Skip to comments.Few conceal-carry permits revoked, records show (OH)
Posted on 08/15/2006 9:25:51 AM PDT by neverdem
Sheriffs keeping reasons for suspensions, revocations secret
Two years after Ohio sheriffs began issuing licenses allowing residents to carry concealed guns, few of those licenses have been suspended or revoked.
Supporters of the law say the statistics prove that the training and screening required for applicants are preventing licenses from being issued to those likely to commit crimes or misuse the weapon.
Others say the statistics dont reveal enough, because the law forbids the release of information about whose licenses were pulled and why.
"Those with the concealed-carry licenses have been good, law-abiding citizens," said Robert Cornwell, executive director of the Buckeye State Sheriffs Association. "The worst-case scenarios that were put out there about the gunfight at the OK Corral didnt come to fruition."
Of the 73,530 licenses issued from April 2004 through the first quarter of this year, sheriffs offices reported 391 suspensions and 217 revocations. That means roughly one of every 121 licenses was suspended or revoked.
More than half of the 100 revocations issued statewide this year came from the Cuyahoga County sheriffs office after accusations that dozens of license-holders were trained by a weapons instructor who didnt provide the training required by state law.
The instructor has been charged with 46 felony counts of forgery and 23 felony counts of tampering with records.
But the reasons for other suspensions and revocations are largely a mystery. The concealcarry law Ohio legislators enacted keeps private most of the information about license-holders.
"I look at the stats and it doesnt tell me a lot, because it doesnt tell why they were suspended," said Toby Hoover, executive director of the Ohio Coalition Against Gun Violence.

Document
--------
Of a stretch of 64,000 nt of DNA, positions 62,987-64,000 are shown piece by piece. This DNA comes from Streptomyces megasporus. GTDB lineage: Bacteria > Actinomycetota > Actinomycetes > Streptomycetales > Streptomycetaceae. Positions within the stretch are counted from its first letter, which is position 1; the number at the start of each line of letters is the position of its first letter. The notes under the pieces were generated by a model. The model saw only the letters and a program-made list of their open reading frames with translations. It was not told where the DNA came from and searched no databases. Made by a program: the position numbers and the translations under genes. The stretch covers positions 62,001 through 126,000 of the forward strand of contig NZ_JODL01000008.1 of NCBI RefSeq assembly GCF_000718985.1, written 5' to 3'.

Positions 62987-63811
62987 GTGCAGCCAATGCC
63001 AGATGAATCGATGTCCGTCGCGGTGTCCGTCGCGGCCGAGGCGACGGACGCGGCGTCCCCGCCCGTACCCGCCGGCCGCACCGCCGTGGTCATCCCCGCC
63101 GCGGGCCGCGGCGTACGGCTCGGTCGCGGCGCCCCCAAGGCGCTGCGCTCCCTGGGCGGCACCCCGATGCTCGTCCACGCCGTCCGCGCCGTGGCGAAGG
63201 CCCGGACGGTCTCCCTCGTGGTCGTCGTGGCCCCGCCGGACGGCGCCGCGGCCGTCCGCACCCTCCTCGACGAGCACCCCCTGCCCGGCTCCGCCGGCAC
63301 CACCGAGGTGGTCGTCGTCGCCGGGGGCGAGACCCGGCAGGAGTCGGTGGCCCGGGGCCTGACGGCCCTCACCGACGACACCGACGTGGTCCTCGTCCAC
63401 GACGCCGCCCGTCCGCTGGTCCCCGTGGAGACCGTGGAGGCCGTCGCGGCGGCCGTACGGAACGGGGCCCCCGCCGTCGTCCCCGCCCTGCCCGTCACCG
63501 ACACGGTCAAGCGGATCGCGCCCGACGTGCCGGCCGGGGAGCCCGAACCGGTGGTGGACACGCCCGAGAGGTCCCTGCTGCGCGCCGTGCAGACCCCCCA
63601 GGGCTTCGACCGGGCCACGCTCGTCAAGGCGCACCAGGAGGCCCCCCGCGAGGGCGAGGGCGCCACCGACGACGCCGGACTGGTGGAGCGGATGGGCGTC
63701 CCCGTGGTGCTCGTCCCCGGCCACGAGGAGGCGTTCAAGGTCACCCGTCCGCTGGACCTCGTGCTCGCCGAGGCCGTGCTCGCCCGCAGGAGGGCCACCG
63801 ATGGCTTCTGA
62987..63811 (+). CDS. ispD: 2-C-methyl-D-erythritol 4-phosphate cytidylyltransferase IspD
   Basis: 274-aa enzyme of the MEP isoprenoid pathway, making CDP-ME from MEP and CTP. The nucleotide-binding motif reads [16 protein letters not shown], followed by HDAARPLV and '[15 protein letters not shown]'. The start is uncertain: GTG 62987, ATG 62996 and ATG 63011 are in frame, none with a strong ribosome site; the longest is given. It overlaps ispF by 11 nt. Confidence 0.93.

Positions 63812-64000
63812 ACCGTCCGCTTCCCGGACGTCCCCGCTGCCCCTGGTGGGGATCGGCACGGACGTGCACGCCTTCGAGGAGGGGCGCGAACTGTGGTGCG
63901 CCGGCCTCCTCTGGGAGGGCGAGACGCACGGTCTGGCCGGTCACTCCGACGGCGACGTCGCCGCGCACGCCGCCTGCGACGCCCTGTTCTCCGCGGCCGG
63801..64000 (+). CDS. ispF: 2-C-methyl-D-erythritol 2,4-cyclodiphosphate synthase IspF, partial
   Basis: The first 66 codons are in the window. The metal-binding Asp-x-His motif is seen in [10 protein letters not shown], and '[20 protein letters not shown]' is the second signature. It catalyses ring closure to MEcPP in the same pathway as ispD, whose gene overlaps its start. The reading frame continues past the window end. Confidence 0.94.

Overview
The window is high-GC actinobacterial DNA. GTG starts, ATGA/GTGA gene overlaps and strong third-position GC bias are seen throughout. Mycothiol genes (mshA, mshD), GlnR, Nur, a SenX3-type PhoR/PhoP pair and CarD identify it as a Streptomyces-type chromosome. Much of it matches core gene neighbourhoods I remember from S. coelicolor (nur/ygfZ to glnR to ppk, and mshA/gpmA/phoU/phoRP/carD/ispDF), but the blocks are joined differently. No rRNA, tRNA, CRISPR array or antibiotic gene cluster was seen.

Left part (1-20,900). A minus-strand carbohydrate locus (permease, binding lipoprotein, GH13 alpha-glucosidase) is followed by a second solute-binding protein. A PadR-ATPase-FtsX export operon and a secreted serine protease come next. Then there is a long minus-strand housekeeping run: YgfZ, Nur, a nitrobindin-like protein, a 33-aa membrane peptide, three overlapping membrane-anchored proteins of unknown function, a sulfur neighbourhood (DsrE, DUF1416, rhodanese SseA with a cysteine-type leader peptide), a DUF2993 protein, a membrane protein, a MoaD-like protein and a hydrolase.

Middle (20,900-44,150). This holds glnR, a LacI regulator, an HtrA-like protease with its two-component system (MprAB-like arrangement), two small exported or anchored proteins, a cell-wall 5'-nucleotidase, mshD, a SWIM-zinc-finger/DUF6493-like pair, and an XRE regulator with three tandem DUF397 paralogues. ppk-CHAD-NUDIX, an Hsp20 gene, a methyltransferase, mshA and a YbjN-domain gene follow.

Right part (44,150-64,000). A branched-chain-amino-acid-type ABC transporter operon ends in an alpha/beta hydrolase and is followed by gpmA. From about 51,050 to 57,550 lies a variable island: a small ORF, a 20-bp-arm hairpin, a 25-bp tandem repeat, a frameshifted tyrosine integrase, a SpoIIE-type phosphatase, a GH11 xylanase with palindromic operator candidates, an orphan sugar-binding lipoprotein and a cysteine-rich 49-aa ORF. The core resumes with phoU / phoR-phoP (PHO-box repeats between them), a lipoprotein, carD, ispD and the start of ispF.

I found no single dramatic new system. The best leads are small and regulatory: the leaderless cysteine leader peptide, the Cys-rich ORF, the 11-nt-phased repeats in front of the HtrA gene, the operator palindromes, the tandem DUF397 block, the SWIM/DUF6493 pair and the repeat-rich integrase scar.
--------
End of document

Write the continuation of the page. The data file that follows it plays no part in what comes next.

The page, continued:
The law requires sheriffs, whose offices issue the licenses, to suspend the license of anyone arrested or charged with certain crimes, including any felony, drug offense or domestic-violence offense. A court-issued protection order against the license-holder also results in suspension.
The license is to be revoked if the holder is convicted of a disqualifying crime or moves out of the state. There also are prohibitions on those judged mentally incompetent or drug or alcohol dependent.
The law restricts the release of information about the licenses to journalists, whose access is limited to the names, birth dates and county of residence for license-holders. News organizations have argued that information on the licenses should be open to the public.
Sheriffs offices in Franklin and Cuyahoga counties cited state law last month in denying a Dispatch request for copies of notification letters the offices have mailed to those whose licenses were suspended or revoked.
Supervisors in both offices said they are confident that the system for identifying licenses that must be suspended or revoked is working.
Franklin County has issued 2,957 licenses, suspended 11 and revoked one since the program began. Cuyahoga County has issued 1,906, suspended 16 and revoked 57.
State Rep. James Aslanides, a Republican from Coshocton who was chief sponsor of the legislation allowing Ohioans to carry concealed guns, has opposed the public release of any information about license-holders, saying it endangers them and their families.